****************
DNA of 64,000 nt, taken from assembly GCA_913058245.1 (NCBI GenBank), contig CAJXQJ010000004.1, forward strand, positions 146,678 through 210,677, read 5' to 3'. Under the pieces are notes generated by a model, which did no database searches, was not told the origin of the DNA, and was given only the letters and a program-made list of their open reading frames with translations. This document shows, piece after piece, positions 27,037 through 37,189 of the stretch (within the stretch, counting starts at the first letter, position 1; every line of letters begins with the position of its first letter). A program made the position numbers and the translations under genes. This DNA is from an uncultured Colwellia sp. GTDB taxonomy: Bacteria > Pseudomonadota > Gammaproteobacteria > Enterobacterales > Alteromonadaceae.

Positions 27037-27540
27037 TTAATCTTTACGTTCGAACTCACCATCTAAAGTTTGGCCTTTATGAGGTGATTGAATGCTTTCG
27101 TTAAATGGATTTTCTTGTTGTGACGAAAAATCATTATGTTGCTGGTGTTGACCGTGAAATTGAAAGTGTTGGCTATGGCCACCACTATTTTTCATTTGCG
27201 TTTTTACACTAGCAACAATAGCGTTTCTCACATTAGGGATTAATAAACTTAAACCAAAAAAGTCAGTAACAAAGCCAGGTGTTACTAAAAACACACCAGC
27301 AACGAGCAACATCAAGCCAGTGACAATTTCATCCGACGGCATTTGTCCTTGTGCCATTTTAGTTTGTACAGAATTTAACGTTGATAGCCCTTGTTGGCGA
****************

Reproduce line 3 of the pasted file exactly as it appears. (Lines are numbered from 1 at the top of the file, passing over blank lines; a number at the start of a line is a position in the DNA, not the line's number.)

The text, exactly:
27037 TTAATCTTTACGTTCGAACTCACCATCTAAAGTTTGGCCTTTATGAGGTGATTGAATGCTTTCG